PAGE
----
One way you can make a reasonable adjustment in the workplace is to make sure that information you provide is accessible. Not only does this ensure staff communications can be understood by everyone, it also sets a best practice standard for creating a more inclusive workplace. Employees will feel fully included in their work environment, able to contribute their thoughts and ideas. Employers can enjoy the benefits of having a more diverse workforce – ensuring greater creativity and innovation.
Providers across the NHS and adult social care system are directed by an Accessible Information Standard (AIS), which ensures patients and service users who have information or communication needs relating to a disability, impairment or sensory loss, can receive information about services they use and are able to read, receive and understand.
Although commercial and charity organisations are exempt from implementing the standard (unless commissioned to deliver a health or social care contract), there are key actions which can be adopted from the AIS to improve your employee and customer experiences.
Accessible information enables people who are unable to read a standard print letter to independently read correspondence (such as employment contracts, appraisal records, training documents), and apply for and carry out work with a level of confidentiality and autonomy that those of us without communication needs take for granted.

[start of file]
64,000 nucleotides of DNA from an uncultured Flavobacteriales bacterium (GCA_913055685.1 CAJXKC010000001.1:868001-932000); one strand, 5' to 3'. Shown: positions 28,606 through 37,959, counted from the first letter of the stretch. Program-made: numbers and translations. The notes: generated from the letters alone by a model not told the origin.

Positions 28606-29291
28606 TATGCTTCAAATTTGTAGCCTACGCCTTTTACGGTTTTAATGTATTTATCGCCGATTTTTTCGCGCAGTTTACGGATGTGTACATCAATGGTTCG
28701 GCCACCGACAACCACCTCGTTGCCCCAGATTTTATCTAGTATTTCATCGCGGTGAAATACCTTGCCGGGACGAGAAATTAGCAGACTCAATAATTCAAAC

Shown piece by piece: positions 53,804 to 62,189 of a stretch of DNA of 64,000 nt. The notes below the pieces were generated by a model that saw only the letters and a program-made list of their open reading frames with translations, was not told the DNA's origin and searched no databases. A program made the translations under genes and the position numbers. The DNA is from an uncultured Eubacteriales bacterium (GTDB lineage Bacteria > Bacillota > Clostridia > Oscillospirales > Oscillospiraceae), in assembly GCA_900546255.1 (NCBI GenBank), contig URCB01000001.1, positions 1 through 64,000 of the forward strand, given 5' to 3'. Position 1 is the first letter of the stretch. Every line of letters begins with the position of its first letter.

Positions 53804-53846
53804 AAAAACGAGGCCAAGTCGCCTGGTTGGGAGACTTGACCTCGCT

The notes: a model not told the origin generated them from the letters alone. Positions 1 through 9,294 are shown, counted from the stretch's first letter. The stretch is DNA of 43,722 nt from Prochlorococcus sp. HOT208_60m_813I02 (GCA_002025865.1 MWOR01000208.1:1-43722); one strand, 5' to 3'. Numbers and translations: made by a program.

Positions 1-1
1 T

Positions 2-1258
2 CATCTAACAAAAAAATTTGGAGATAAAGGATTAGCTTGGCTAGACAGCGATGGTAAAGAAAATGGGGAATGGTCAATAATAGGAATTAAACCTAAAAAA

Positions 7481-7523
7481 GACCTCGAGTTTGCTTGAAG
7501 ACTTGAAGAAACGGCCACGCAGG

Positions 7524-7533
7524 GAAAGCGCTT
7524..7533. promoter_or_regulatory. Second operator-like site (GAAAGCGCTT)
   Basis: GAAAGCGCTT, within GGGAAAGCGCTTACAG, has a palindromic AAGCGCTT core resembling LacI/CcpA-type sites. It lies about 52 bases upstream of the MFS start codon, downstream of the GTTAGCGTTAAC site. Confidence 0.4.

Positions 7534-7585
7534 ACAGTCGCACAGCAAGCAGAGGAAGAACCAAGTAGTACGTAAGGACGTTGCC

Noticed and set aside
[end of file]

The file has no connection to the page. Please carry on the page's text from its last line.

Plus providing accessible information not only opens up your employment opportunities to a wider audience of talented and skilled individuals, it can also result in a greater number of people being able to access the services you provide.
Examples of accessible information
Information can be communicated using a variety of alternative formats and methods, and for different situations. Whilst you may need to consider providing alternative formats in response to specific requests, there are some good principles of communication you can put in place, which may reduce the need for alternative formats to be produced. When preparing documents or website information it is good practice to:
- Write in plain English
- Keep information concise
- Use a minimum 14 point text size and a sans serif font (e.g. Arial)
For some people, their impairment may still make accessing written text difficult. In this case, you will need to consider accessible formats that meet these needs, in addition to making your original documents and templates more accessible.
Some examples of alternative formats:
- Large print – this is printed information enlarged or otherwise reformatted to a larger font size. Using a sans-serif font may also be required. This may be needed by a person who is blind or has some visual impairment. Different font sizes are needed by different people.
- Easy read – this is where straightforward words and phrases are used, supported by pictures, diagrams, symbols and / or photographs to aid understanding. Easy Read is often used for people who have a learning disability or for Deaf people whose first language is British Sign Language and may have a limited ability to read, write or speak English.